At the risk of getting flack for defying “Trve Kvlt Black Metal” standards (try me, I proudly played black metal for years,) let me begin by saying that I do enjoy Cradle of Filth. I think we even have a review of their last tour up here on Alternative Control, hint hint! More specifically, I have always appreciated the talent among its members past and present, which includes connections spanning from Anathema and Dimmu Borgir, to Brujeria and At the Gates.
Lindsay Schoolcraft, CoF keyboardist extraordinaire, not only continues this trend, but also demonstrates her exquisite approach to music on her debut solo album, Martyr. The self-released album, co-written by former Evanescence drummer Rocky Gray, sews epic seeds in a gothic garden. Indeed, the balance between Schoolcraft’s background in extreme music and Gray’s work in a Grammy Award winning band presents an album with something for everyone.
Beginning with “Saviour,” an immediate vibe akin to Epica hits the ear, combining driving guitars and lush keys before perfectly transitioning to the next track entitled “Dangerous Game.” A haunting, Lacuna Coil-esque atmosphere takes shape on “Stranger” and “Into the Night.” There are even nods to My Dying Bride and Dream Theater on “Blood From A Stone” and “Remember” respectively, with a harp solo, performed by Schoolcraft, perfectly placed at the center of the latter track.
Reminding us that this is still a metal album, “See the Light” brings back the heavy with guest vocals from Ne Obliviscaris frontman Xenoyr. Following the piano ballad “My Way Without You,” Martyr closes out with a tip of the hat to the masters of moody themselves with a cover of “Lullaby” by The Cure. Replacing the groovy bass line and ‘walking in the rain’ feeling of the original, the ambience of the track feels like something you would listen to while exploring an abandoned hospital at sunset.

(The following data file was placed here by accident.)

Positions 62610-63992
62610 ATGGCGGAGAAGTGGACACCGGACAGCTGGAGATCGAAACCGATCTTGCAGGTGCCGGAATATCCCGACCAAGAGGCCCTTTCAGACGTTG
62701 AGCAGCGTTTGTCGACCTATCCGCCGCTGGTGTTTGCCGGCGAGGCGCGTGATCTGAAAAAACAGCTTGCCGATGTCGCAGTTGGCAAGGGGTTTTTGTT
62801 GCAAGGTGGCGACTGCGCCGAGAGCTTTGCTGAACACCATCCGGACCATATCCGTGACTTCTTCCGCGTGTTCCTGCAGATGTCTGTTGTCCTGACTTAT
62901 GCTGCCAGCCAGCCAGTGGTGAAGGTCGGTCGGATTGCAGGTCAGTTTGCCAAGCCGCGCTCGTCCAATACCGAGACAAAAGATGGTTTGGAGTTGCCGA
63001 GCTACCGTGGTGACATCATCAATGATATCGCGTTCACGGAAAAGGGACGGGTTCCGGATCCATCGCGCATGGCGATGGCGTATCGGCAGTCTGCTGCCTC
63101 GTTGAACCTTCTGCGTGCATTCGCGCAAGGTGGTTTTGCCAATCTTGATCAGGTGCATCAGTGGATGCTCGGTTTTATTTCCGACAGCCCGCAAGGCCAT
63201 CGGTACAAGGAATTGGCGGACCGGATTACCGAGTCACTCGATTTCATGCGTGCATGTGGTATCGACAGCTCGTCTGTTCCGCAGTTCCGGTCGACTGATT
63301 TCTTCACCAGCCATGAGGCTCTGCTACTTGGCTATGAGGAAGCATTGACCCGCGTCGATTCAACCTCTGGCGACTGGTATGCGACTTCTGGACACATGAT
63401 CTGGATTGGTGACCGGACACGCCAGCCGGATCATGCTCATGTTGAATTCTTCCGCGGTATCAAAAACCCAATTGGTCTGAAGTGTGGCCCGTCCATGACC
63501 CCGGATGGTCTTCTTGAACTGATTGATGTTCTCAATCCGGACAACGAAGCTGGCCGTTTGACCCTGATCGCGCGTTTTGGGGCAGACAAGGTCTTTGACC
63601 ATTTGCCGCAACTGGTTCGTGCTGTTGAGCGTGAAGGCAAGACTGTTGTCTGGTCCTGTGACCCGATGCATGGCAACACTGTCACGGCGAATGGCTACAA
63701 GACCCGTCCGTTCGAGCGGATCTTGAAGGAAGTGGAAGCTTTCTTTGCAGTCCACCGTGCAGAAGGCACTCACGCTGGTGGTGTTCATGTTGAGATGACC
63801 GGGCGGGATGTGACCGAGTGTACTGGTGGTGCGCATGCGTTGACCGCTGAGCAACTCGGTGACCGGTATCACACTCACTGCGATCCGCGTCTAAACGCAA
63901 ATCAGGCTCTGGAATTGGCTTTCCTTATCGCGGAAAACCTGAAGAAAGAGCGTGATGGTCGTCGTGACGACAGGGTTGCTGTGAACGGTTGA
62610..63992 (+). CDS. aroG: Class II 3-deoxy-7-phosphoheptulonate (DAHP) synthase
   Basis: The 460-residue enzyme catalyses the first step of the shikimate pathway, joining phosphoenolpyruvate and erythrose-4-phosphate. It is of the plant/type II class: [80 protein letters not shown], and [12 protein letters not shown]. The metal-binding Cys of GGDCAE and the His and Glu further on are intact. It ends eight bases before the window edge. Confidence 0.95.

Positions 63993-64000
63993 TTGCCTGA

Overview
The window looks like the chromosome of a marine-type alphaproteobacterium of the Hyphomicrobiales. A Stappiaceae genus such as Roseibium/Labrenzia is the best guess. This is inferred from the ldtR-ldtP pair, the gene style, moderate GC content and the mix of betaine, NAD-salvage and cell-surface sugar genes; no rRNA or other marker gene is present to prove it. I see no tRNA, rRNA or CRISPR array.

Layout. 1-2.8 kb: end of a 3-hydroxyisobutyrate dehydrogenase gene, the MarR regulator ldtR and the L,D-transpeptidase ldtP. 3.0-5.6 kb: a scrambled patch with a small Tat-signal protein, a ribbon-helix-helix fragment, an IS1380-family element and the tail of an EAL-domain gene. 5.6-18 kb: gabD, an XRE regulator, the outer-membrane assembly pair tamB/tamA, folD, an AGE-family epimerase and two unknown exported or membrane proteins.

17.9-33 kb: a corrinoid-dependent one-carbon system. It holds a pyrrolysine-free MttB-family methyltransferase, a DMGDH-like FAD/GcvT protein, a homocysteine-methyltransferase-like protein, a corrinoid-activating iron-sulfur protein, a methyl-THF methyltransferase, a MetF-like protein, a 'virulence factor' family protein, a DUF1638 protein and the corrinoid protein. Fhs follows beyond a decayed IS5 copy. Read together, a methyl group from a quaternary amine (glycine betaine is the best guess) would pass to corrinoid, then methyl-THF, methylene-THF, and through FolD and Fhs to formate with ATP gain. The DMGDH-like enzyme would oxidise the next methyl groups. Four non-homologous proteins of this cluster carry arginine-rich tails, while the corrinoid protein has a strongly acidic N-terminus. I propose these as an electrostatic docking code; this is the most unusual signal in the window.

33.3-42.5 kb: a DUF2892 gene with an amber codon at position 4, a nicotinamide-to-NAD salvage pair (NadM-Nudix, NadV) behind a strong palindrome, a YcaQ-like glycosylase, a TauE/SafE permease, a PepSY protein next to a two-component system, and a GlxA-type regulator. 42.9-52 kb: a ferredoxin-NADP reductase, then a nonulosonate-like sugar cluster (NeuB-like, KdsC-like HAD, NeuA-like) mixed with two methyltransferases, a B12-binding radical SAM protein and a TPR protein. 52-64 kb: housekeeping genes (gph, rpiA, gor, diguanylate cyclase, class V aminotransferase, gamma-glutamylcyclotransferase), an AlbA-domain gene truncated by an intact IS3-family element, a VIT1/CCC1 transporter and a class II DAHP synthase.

If Nightwish gets too operatic for you, Evanescence is too mainstream, and your vision of Lacuna Coil is one with only one vocalist, give Martyr a spin. If Schoolcraft decides to take this show on the road, I could see it going one of two ways. First, it could be an act opening for any of those bands, as well as Trivium and Septicflesh. Second, the lack of an exclusively extreme metal tone would allow the group to support hard rock units like Breaking Benjamin and Skillet.
Bottom line: Lindsay Schoolcraft not only honors the legacy of her predecessors in CoF, but is clearly her own artist with many talents. Rocky Gray, while having served in a commercially successful band, at no point adds too much of the same formula, allowing each song to breathe and stand on its own. If this album were to hit the charts, it would be without a doubt thanks to the talent of the duo behind it.
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